In the continuing absence of anything like actual case law, here are some news items and catch up bits on previous stories.
The Government has announced the availability of its Homeowner Mortgage Support Scheme. This is available for those with mortgages up to £400,000 and savings under £16,000, who have suffered a sudden drop in income. They must currently have mortgages with a limited list of providers (Lloyds Bank Group which includes Halifax and Bank of Scotland, Northern Rock, the Royal Bank of Scotland which includes NatWest and Ulster Bank, Bradford and Bingley, Cumberland Building Society, and the National Australia Bank Group which includes Clydesdale and Yorkshire Bank. So, largely those who have significant public ownership/capital injections). The mortgagors who apply will be able to reduce their mortgage payments to 30% for two years. The missing amount will be repayable later, so effectively an arrears to capital scheme, but the lenders are underwritten on the deferred amount by the Government/taxpayer. The amount of underwriting available is estimated to be enough for up to 40,000 mortgagors.
Nearly Legal, we will freely admit, runs the risk of being London-centric. We do our best, yet still most, but not all, of us are London based. So we’re happy to get news of the forthcoming first annual general meeting of the Yorkshire Housing Law Practioners Association on 7 May. A PDF flier with details is here.
Barrister and editor of the employment law updates, Daniel Barnett has broken through his £10,000 charity fund raising target on the 10th anniversary of the email updates within two weeks of announcing it. Excellent work and all further donations are sure to be gratefully received.
And lastly comes news of a participant in one of this blog’s favourite (by number of comments and number of page views) Naughty Step posts. According to the Estates Gazette, Shamim Karim is suing Foxtons. Shamim Karim was, lest we forget, struck off as a solicitor for serious and repeated dishonesty. (Am I alone in thinking we can do with a better term than ‘struck off’. Vicars are defrocked, barristers disbarred, Surely solicitors should be ‘unrolled’. The campaign starts here.)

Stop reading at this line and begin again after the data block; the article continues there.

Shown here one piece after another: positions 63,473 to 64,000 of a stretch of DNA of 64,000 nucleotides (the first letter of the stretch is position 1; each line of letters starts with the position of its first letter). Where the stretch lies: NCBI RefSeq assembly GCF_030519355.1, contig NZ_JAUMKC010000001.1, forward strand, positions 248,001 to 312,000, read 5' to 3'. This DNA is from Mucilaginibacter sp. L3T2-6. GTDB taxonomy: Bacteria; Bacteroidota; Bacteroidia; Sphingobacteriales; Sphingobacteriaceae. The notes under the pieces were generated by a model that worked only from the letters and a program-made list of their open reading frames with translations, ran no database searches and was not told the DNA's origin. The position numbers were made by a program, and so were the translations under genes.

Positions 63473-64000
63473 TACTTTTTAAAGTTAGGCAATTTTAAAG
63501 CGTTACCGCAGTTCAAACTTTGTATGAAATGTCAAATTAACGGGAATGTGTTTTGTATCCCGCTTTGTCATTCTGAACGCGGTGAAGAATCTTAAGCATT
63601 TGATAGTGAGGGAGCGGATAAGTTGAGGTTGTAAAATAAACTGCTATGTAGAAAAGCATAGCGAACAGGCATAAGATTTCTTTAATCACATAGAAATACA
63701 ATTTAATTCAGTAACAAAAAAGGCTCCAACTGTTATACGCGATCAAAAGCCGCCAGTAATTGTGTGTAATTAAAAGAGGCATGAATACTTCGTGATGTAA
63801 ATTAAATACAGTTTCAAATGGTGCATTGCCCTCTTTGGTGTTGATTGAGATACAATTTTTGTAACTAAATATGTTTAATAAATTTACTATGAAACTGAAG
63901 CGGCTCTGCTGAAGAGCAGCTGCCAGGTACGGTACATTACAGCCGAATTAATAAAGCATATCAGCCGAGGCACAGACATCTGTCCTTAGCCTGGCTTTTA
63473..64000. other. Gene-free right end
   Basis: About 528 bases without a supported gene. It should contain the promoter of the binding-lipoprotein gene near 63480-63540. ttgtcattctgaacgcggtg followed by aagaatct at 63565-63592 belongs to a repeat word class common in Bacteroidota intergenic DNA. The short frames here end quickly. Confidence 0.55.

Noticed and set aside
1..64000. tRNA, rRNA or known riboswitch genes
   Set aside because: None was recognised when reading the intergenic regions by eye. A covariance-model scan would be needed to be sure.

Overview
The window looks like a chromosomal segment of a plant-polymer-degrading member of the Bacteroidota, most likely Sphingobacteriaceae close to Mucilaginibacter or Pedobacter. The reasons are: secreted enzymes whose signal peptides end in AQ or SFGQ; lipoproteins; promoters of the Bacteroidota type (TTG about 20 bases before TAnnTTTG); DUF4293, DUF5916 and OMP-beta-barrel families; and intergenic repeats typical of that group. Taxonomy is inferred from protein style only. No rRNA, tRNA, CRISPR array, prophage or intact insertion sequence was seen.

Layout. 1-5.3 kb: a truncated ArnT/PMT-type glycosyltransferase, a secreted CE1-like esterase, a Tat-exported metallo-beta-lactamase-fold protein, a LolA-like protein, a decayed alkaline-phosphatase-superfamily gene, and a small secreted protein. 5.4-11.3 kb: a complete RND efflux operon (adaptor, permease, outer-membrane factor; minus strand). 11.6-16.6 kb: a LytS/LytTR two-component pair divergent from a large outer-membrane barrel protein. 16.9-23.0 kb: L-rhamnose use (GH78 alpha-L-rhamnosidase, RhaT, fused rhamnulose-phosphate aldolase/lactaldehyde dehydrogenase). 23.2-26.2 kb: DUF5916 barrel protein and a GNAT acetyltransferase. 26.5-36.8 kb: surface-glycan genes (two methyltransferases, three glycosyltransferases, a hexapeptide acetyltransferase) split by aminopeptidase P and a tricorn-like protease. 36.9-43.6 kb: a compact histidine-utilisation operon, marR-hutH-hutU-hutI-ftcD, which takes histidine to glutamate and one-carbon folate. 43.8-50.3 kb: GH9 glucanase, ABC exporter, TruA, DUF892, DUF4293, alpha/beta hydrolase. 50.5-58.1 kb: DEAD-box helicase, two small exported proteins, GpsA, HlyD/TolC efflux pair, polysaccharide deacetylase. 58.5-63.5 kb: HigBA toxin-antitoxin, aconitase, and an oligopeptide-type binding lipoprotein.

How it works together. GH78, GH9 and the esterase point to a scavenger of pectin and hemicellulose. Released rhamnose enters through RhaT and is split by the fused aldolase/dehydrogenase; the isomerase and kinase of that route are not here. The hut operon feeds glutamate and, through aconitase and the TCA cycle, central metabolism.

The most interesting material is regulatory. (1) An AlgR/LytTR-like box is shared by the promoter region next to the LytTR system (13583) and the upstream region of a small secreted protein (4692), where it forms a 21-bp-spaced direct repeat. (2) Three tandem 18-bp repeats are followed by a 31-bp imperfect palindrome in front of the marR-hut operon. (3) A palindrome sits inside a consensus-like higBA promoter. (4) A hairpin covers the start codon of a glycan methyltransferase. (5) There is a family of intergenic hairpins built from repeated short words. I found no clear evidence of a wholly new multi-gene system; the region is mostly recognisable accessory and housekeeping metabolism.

Now, like an English tourist stumbling into a corrida, this is one of those fights that leaves you unsure who to root for, but watching in horrified fascination. On the one hand, Shamim Karim, found to be responsible for dishonest appropriation of client funds in the hundreds of thousands, or on the other, well, Foxtons, fresh from their latest defeat in the Court of Appeal by the Office of Fair Trading. But the reported claim is as follows…
The Karim house in Esher (oh fragrant Esher) has been repossessed by the Furness Building Society, who instructed Foxtons on the sale. Shamim Karim claims that Foxtons reduced the price of the property against her instructions and is claiming £100,000 in damages in breach of contract and deceit.
As it was apparently the Furness BS that instructed Foxtons on the sale, I must confess myself slightly puzzled as to the privity of contract, but no doubt the report is lacking salient details. Foxtons, meanwhile, claim that Shamim Kaim failed to grant access for viewings or return phone calls ‘within a reasonable time’, thereby deliberately frustrating its efforts to secure an offer, and for this reason it resigned as agent.
You can pick sides if you want, but NL is sitting this one out as a disinterested, but entertained, observer. Always keen on Tauromachia, I’m just trying to work out who is the torero and who the bull.